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Would you rather be on the receiving end of a fake smile, or a genuine scowl?

Sitting in a Chicago restaurant waiting for my flight back to the UK, an endlessly cheerful, bubbly, smiling, bouncing teenage waitress was fussing over me like a mother hen. That’s the Americans for you.

I found myself wondering whether a more sober, less obtrusive, less-happy British waitress would improve my customer service experience.

It’s a fine line to tread – do you want life to be sugar-coated, or would you prefer a touch of realism. It’s the red pill or the blue pill.

These days, small transactional moments are barely noticed. Texting, e-mailing, conference calling, work-home, clients-family,  consume us. We don’t pay much attention to anything. Life is busy, busy, busy.

But considering we interact with service staff all the time, at the check out, at coffee shops, in hotels, restaurants, cinemas, call centres – pretty much throughout the day – how these people treat us can be the deciding factor as to whether our day is good or bad.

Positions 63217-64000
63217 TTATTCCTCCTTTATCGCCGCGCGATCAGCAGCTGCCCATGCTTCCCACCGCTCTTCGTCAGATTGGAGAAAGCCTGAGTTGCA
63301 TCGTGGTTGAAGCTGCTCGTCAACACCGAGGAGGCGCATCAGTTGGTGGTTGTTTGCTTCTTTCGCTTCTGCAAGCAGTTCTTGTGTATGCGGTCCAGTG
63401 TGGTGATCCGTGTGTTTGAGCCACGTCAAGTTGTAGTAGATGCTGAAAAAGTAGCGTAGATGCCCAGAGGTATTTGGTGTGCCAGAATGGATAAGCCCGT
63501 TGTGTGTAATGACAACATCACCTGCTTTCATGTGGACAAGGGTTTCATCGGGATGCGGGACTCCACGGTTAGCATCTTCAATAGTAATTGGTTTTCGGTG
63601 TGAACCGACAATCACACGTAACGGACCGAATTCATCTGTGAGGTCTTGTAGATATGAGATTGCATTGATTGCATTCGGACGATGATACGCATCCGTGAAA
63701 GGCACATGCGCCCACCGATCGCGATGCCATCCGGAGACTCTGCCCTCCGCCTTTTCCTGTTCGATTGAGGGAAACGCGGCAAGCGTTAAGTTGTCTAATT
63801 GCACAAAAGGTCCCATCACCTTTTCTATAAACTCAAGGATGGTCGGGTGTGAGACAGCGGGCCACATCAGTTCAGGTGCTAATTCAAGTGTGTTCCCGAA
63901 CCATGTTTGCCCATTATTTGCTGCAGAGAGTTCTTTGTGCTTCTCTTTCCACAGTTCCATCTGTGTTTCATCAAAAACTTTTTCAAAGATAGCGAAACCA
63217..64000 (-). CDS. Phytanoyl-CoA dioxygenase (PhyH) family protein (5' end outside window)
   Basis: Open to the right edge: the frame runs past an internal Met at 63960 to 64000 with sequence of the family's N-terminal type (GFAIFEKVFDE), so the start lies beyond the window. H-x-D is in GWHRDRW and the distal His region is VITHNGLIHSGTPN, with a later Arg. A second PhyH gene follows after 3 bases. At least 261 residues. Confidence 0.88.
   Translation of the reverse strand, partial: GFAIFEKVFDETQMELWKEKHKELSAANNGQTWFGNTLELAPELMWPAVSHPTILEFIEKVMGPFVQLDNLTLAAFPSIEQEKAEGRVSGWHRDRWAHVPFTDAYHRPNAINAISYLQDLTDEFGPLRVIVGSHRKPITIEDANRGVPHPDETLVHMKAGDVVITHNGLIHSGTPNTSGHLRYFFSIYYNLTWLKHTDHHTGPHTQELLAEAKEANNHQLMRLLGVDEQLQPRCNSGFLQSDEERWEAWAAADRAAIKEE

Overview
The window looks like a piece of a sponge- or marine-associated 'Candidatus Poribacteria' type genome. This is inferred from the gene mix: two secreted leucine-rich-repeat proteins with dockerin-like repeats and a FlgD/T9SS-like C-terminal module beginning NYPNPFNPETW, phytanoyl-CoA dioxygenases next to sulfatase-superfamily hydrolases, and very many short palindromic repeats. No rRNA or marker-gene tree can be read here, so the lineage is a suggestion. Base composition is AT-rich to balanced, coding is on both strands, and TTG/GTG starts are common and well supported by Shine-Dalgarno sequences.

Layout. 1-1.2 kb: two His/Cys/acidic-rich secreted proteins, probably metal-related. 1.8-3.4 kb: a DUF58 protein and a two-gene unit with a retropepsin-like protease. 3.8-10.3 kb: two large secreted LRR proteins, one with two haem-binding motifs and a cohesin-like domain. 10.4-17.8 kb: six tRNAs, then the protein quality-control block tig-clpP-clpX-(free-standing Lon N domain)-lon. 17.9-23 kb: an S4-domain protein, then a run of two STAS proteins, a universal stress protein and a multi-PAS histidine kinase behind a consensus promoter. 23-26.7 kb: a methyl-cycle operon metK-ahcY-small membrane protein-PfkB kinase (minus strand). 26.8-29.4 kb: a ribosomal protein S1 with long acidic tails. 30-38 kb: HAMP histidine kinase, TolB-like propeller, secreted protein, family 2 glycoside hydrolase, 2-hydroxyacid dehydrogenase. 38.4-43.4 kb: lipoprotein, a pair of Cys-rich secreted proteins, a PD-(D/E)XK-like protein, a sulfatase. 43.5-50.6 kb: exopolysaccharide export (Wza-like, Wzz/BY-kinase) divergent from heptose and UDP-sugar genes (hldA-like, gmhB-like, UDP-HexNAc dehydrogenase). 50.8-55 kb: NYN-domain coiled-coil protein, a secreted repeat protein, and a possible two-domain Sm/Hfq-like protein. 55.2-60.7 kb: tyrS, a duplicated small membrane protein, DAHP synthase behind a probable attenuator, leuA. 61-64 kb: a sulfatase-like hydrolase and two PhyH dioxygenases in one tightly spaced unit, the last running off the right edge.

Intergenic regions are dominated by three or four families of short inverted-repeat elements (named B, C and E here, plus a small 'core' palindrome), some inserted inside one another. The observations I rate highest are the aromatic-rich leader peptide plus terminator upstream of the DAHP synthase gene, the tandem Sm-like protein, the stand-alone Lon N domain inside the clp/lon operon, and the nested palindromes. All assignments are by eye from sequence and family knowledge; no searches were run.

Do we want customer service staff to deliver a one-size fits all approach to customer service like the Americans, or to graduate the intensity, and the type of customer service to the individual? That takes perception, judgement and sophistication.

Maybe the super-duper, happy, in-your-face customer service is the only way to be noticed in modern society.

Is there’s a lesson here?

Yes, there is. Aesop told us centuries ago, it’s easier for the sun to get a man to take his coat off, than for the wind to do it.

Give me sunshine every time.

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